emolument is not for services rendered or to be rendered for school teaching as such. It was established by the Legislature as a reward or bonus for service in the military, and not for performance as a teacher. Accordingly, the payment should be considered as a statutory entitlement, rather than as an element of the employment contract. That being so, the statute of limitations is inapplicable. [96 N.J. at 593-594, 476 A.2d 1245, citing Lavin, 90 N.J. at 151, 447 A.2d 516]
The Court then distinguished Lavin as follows:
From that perspective, salary increments accruing under N.J.S.A. 18A:29-11 are distinctly different from those awarded under N.J.S.A. 18A:29-8. The annual increment under N.J.S.A. 18A:29-11 accrues because of time spent in military service without regard to performance as a teacher. By contrast, the annual increment under N.J.S.A. 18A:29-8 is subject to annual evaluation of teacher performance. Consequently, that Court's analogy to an annual increment 8 to the statutory entitlement for veterans is invalid. [96 N.J. at 594, 476 A.2d 1245]
While there is a statutory basis for tenure, see N.J.S.A. 18A:28-5; see also Spiewak v. Rutherford Bd. of Ed., 90 N.J. 63, 447 A.2d 140 (1982), and rights upon reduction in the school's work force, N.J.S.A. 18A:28-9, just as there is a statutory basis for the salary increment involved in North Plainfield, the issue herein relates to administration of the school system, i.e., the termination of an assistant superintendent for reasons related to expenses and efficiency of the system, and the role of petitioner as an Assistant Superintendent. It does not concern credits or rights to which he is entitled under statutes independent or irrespective of the administration of the school system or his performance or standing as Assistant Superintendent. Whether the benefit flowing from a statute is to be considered a statutory entitlement or a term of the public employee's contract of employment depends upon the nature of the benefit and its relationship to the employment. Stating the problem in terms of incorporation in the employment contract or as a statutory benefit begs 9 the question. Rather, attention should be directed to the purpose of the statute and its relevance and materiality to the employment. Lavin, supra, 90 N.J. at 150, 447 A.2d 516. We conclude that issues resulting from a RIF in a local school district do not give rise to statutory entitlement as in Lavin, where there was no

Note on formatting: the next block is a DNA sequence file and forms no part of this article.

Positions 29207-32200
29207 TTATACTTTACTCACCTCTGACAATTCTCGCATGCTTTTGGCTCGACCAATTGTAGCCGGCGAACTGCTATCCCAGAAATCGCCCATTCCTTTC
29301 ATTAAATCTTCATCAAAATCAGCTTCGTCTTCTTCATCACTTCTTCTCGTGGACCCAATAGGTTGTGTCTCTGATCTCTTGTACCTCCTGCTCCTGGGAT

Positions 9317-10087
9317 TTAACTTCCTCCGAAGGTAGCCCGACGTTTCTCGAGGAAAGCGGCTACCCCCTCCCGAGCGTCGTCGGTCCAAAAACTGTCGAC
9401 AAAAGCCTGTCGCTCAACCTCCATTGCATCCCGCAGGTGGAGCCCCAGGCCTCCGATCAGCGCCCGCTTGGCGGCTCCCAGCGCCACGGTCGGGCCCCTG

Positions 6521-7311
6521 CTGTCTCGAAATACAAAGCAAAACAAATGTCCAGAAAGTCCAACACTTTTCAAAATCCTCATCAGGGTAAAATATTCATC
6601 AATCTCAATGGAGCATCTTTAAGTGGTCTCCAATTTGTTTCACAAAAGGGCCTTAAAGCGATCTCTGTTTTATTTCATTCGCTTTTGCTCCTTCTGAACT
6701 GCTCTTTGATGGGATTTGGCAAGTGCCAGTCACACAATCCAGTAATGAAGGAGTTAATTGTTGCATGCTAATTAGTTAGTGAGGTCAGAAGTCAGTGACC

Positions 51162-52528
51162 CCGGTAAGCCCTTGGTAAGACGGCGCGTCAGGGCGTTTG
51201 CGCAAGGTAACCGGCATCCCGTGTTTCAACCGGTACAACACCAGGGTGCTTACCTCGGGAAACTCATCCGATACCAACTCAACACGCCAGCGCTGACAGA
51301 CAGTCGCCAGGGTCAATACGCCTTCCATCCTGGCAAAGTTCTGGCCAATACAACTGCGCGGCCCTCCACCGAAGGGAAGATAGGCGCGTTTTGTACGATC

[255 NJSuper Page 89]
"functional relationship" between the military service credit required by statute and Ms. Lavin's experience as a teacher. See 90 N.J. at 151, 447 A.2d 516. Here, unlike Lavin (but as in North Plainfield), tenure and reduction in benefits have a "relationship to the service to be rendered [by petitioner] as an employee." Lavin, supra, 90 N.J. at 150, 447 A.2d 516. Thus, we conclude that N.J.A.C. 6:24-1.2(c) is applicable to this case.